Most of the room gave a standing ovation as seen in the video, except some elders and people in the back of the room, as Warren came on.
Andrews-Maltais and Warren’s friendship developed before Warren ran for Senate. She’s been in her position since 2013.
Warren said when she first ran for Senate she “learned very quickly nobody does this on their own. To make real change in this country, you need allies.”
The chairwoman gave Warren honest advice and good counsel. Her wisdom may have been from her dedicating 40 years of her life to working for her small community and Indian Country.
Andrews-Maltais is one of the “principled leaders who don’t scare easily and who don’t back down from a fight.”
“Cheryl is the kind of fire that should inspire all of us,” said the Massachusetts senator.
In her 6-minute speech Warren focused on the Native leader (and threw some Indian Country issues in there with a focus on tribal sovereignty).
The lunch organizers gifted Andrews-Maltais a blanket, flowers and a glass plaque inscribed with “Woman of the Year.”
Again, the leader’s tribe is located off the coast of Massachusetts and has been federally-recognized for more than 30 years. They and the Mashpee Wampanoag Tribe are the only two federally-recognized tribes in the state.
Besides serving as chair for her tribe for eight years, she serves on the board of directors for the United South and Eastern Tribes, and is a delegate on committees part of the Bureau of Indian Affairs, Indian Health Service, Health and Human Services and more.
She completed a presidential appointment during the Obama Administration as the first tribal leader to become senior advisor to the Assistant Secretary of Indian Affairs.
Andrews-Maltais first words at the podium and said with a smile were, “Thank you, senator. My presidential candidate.”
“It’s hard being a woman these days and it’s harder to be a woman warrior for our people, our community and the nation,” she said.
But getting to where she was now happened with the support of her husband, she said.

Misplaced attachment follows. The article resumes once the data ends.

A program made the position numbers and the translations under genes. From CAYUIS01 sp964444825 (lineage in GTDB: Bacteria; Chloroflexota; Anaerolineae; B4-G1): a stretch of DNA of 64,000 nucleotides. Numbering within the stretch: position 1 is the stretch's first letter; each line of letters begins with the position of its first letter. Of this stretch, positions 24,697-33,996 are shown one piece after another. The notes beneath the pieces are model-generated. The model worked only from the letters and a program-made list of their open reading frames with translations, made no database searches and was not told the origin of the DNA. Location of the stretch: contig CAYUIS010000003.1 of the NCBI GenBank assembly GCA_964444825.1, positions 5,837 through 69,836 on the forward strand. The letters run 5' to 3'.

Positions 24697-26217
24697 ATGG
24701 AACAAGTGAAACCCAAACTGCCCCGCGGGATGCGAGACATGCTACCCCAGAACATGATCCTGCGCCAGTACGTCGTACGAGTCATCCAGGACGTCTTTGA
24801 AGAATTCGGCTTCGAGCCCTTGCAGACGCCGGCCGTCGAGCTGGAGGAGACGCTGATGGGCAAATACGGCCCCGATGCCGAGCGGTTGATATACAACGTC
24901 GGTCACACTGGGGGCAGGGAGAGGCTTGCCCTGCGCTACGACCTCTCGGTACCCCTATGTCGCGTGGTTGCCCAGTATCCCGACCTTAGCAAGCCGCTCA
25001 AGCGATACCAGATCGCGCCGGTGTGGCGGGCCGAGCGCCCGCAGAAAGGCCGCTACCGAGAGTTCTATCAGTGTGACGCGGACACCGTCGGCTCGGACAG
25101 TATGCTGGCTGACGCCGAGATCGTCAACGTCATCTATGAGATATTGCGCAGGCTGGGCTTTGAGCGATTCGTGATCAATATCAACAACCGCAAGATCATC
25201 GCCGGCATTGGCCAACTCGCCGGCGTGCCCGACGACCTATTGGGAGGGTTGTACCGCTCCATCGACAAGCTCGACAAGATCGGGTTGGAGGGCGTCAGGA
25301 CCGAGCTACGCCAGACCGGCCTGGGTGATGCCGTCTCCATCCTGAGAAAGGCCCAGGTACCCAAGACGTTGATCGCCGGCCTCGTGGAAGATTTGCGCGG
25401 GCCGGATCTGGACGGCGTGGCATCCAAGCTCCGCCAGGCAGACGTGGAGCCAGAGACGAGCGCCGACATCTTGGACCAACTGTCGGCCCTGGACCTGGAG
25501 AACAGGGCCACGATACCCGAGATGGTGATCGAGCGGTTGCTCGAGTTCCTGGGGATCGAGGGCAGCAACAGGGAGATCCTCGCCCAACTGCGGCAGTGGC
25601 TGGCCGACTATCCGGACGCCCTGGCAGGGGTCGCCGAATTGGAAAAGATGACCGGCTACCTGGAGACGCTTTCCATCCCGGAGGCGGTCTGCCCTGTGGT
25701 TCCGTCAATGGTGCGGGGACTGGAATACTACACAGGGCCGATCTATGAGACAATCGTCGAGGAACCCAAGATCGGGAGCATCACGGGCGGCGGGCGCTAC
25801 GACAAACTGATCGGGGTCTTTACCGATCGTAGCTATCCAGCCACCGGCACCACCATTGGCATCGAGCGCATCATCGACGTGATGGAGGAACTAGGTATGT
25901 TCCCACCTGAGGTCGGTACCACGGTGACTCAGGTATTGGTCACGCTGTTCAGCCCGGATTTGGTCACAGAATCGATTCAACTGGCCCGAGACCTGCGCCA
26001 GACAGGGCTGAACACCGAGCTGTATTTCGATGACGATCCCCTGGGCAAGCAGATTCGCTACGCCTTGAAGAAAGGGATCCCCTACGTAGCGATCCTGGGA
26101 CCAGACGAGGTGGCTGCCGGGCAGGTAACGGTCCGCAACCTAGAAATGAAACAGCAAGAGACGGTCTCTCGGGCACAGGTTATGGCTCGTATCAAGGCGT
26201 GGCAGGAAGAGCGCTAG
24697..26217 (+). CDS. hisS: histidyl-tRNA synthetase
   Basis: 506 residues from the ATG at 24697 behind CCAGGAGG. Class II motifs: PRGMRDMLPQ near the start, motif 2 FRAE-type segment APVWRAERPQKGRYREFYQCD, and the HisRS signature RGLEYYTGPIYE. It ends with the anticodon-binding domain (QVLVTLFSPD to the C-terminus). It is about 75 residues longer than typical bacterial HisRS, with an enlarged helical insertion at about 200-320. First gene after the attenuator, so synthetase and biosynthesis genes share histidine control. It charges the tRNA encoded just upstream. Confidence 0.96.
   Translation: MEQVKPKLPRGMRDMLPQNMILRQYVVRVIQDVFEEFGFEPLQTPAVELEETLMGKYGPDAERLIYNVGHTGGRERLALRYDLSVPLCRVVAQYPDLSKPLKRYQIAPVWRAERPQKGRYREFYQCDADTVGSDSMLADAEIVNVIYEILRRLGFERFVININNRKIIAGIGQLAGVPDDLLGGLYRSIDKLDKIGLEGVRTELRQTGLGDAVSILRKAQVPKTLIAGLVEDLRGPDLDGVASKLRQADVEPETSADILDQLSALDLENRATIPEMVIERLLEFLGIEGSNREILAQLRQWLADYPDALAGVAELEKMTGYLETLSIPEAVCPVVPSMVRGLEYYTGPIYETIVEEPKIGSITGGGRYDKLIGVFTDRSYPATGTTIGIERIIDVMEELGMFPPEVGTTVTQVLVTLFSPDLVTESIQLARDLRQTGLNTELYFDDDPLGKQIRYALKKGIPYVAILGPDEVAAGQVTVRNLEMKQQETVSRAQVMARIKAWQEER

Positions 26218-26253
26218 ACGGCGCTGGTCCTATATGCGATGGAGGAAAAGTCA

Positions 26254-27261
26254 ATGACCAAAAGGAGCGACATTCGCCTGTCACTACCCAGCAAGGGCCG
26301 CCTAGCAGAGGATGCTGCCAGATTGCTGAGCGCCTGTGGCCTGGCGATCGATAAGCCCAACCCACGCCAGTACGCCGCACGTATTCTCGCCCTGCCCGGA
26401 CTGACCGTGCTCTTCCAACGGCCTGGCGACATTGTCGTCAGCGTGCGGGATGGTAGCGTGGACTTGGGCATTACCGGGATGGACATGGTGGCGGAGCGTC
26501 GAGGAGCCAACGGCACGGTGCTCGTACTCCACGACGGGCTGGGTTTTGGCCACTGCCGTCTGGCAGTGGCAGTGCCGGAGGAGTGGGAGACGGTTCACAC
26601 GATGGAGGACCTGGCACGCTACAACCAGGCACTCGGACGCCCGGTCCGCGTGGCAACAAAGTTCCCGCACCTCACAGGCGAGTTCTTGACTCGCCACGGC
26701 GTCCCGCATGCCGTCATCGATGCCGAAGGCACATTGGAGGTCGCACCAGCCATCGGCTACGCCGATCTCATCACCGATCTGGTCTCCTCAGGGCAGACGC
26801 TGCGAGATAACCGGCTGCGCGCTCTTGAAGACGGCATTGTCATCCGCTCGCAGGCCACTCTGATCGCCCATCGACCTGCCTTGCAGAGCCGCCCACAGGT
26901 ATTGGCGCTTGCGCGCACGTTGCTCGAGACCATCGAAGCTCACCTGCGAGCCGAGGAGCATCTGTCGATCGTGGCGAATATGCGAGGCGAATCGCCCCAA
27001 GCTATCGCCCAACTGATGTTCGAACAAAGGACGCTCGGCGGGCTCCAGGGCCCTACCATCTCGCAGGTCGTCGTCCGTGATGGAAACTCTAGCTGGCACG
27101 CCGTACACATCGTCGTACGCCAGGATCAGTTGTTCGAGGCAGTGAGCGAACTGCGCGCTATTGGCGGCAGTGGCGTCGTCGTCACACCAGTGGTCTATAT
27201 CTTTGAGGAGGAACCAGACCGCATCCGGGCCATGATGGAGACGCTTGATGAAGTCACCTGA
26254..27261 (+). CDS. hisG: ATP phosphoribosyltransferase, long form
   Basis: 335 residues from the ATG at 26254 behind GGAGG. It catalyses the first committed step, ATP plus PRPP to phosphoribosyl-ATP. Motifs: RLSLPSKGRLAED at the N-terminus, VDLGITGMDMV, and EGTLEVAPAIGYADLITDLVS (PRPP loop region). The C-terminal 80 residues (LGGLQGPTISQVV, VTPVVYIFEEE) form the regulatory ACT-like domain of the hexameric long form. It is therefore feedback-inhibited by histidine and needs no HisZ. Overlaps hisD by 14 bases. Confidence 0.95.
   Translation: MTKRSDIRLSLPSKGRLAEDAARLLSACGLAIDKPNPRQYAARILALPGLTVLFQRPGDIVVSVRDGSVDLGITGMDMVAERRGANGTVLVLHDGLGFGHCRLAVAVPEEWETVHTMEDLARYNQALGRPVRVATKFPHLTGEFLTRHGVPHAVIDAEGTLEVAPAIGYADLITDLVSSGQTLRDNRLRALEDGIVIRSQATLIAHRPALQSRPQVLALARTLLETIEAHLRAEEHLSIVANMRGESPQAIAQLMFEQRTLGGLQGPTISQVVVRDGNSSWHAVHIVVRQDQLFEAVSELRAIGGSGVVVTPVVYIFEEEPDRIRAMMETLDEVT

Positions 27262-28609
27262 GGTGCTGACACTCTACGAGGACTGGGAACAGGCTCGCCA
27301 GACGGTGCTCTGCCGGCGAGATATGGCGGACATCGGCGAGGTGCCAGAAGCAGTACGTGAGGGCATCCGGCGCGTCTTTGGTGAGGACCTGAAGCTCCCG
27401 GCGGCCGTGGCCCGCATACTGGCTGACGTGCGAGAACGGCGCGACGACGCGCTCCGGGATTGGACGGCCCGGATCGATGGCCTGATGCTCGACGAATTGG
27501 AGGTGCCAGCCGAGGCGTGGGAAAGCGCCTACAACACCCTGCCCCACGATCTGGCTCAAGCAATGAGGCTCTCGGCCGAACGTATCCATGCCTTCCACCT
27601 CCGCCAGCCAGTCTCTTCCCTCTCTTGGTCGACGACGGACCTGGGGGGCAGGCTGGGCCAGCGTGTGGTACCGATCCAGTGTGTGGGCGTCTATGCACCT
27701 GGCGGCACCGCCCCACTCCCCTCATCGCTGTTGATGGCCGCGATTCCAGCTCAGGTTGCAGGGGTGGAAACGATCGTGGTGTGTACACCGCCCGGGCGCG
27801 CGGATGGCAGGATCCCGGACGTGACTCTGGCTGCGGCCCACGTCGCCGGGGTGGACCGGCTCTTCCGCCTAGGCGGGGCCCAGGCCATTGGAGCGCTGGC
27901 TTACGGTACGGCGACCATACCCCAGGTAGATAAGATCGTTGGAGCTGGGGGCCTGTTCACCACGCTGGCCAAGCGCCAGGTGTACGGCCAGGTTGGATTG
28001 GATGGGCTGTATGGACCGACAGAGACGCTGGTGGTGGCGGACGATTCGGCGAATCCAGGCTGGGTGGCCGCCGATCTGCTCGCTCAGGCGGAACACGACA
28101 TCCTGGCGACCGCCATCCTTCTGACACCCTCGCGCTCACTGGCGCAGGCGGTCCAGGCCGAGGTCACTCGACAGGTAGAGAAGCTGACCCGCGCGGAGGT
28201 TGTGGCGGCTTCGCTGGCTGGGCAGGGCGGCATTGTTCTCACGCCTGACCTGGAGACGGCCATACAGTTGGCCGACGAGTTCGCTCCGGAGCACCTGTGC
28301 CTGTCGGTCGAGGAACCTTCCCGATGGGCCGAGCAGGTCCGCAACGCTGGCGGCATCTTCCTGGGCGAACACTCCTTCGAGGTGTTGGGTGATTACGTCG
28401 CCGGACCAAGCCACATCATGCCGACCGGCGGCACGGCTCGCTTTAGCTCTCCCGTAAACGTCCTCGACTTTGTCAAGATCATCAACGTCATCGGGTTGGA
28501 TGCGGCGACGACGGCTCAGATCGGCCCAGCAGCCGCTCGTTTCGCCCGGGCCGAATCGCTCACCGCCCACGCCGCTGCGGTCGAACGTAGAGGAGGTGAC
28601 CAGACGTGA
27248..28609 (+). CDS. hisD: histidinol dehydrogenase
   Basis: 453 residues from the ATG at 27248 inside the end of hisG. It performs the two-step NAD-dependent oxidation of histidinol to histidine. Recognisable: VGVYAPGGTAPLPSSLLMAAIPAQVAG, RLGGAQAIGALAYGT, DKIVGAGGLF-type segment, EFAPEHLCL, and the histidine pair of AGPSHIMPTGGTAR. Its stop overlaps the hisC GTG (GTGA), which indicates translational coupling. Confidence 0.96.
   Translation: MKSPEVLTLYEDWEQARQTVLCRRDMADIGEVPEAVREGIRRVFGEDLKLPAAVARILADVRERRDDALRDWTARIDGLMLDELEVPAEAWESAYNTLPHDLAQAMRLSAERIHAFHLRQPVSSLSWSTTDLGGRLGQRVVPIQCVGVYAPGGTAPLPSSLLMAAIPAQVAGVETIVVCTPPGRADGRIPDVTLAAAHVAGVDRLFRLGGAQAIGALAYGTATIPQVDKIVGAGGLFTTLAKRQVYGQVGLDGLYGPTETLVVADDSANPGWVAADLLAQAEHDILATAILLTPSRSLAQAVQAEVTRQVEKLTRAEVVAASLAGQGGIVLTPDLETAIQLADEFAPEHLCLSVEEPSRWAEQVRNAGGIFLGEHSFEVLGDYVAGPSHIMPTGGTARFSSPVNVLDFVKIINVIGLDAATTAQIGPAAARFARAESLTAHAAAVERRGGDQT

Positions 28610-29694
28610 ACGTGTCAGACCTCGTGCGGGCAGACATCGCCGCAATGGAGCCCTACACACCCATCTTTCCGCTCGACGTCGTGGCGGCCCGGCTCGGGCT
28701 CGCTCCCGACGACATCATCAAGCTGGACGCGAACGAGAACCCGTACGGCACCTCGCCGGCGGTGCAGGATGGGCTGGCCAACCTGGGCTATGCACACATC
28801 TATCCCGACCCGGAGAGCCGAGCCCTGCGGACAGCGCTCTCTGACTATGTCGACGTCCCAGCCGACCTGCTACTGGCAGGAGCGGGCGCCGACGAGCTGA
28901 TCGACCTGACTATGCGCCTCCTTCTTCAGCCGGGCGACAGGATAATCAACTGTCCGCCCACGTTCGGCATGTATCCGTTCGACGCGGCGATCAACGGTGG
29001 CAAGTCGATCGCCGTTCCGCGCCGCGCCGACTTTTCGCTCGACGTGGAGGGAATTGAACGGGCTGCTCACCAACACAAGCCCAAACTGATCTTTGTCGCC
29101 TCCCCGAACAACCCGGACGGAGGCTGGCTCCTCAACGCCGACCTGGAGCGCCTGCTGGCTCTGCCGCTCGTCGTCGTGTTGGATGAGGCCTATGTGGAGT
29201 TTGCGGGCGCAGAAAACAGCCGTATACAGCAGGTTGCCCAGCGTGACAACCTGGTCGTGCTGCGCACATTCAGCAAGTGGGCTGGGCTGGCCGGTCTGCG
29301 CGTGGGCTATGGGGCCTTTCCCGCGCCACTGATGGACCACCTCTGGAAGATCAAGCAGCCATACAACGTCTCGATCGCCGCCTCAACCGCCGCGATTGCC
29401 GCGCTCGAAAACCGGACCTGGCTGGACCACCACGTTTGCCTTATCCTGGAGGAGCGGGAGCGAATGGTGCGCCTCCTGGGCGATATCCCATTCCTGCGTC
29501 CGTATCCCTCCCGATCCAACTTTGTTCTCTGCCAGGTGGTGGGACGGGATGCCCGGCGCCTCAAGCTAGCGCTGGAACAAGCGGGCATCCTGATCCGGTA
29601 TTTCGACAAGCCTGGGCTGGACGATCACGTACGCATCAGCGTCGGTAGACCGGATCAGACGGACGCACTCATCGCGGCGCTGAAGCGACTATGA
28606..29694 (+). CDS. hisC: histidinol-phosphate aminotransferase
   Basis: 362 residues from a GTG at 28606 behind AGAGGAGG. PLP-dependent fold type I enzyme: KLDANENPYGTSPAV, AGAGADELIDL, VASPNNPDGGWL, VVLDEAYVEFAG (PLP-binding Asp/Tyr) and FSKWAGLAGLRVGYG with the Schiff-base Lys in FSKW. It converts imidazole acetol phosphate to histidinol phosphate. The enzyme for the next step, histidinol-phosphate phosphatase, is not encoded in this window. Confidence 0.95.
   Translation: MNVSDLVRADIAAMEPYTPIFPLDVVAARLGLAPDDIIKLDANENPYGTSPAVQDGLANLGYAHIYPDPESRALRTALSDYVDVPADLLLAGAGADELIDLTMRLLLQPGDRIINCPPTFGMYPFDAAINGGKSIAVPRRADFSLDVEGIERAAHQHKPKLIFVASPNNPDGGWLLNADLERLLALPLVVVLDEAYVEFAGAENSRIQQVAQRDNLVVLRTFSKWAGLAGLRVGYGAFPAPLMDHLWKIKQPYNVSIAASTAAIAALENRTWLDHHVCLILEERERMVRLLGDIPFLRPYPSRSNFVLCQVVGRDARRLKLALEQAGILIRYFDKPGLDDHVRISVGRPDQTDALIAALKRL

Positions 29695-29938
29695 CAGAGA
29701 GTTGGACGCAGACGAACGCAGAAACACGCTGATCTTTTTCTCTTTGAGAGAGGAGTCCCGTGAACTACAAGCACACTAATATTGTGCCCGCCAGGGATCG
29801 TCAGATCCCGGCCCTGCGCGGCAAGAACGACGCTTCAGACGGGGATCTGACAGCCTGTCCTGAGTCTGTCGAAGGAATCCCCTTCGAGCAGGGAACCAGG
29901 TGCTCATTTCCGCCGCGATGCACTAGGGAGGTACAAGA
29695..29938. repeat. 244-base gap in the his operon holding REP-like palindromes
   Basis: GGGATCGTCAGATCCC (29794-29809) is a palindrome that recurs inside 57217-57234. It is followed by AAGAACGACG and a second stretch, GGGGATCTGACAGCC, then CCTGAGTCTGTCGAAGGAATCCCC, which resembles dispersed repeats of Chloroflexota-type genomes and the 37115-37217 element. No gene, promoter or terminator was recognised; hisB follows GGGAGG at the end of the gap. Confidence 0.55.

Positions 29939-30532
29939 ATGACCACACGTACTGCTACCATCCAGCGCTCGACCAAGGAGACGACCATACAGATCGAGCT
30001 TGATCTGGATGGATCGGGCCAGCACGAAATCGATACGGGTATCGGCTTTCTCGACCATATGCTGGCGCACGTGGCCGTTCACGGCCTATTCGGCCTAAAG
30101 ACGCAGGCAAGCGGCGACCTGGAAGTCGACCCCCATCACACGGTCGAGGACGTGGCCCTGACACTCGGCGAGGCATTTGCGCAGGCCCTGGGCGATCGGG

Earlier in the event, Cecelia Fire Thunder mentioned the need for Native men and Native women’s need to also continue to support then when they are in their own leadership positions.
Davids and Lt. Gov. Peggy Flanagan sat next to each other during the lunch. Flanagan said the tribal nations policy summit brought them together for the first time.
The second “Woman of the Year,” Davids, left her seat beside Flanagan.
As she said, a lot was said in the speeches before, especially about issues happening in Indian Country.
The difference for her as a Native woman in Congress she talks to others in Congress as her peer.
“To be able to talk to somebody as their peer on Congress is something that I feel is so powerful for us as tribal communities, particularly as women who are dealing with so many issues,” she said.
The talking and educating makes a difference, but listening has been the key for her.
“I’m going to keep fighting. I’m going to keep making my voice heard. I’m going to keep listening. That to me has been the piece we have been missing for so long. We have not had people in Congress who have been listening to us. They’re making decision that are impacting our lives and everybody else’s lives” she said. “They haven’t been listening to us but that’s changing.”
Especially when you have two Native women in the House. That’s another difference that makes the journey and work more manageable.
“Having [Haaland] to talk to, to lean on, to confide in, to depend on each other during this has been amazing,” Davids said.
And that’s what the luncheon name focuses on “Supporting Each Other.”
Ron Johnson, the organizer’s son, later said in the lobby that the event was created to honor “sacrifices and successes” of women and to “keep the path open.”
Cecelia Fire Thunder expressed similar thoughts, especially with criticism about Warren.
“Being a leader means you’re going to get attacked from all sides. But if you know who you are it’s not going to affect you. I know that personally,” said Fire Thunder who was first female president of the Oglala Sioux Tribe and impeached in 2006 for trying to build a women’s clinic on the Pine Ridge reservation in South Dakota under the state abortion laws. “I support [Warren]. I respect her and most of all being able to be graceful under all those things being said about her. That to me is a leader.”
Being a woman in Senate, Congress or any leadership position 24 hours a day, seven days a week is “a hard place to be,” she said.
Past honorees have included Ada Deer, Patricia Zell, Rachel A. Joseph, Pearl Capoeman-Baller, Stacy Bohlen, Dawn Coley, Maggie Gover, Sara Garland, Cecelia Fire Thunder, Marie Zackuse, Jacqueline Johnson-Pata, Dr. A. Gay Kingman-Wapato, Mary Ann Andreas, Myra Pearson, Theresa Two Bulls, Kathryn Harrison, Veronica L. Homer, Lillian Sparks, Patricia Whitefoot, Monique La Chappa, Dr. Juana Majel-Dixon, Nedra Darling, Holly Cook Macarro, Jodi Gillette, Deborah Parker, Paulette Johnson, Stacey L. Ecoffey, Peggy Flanagan, Debora Juarez, Denise Juneau, Melanie Benjamin, Cheryl Crazy Bull, Juanita Ahtone and Debra Haaland.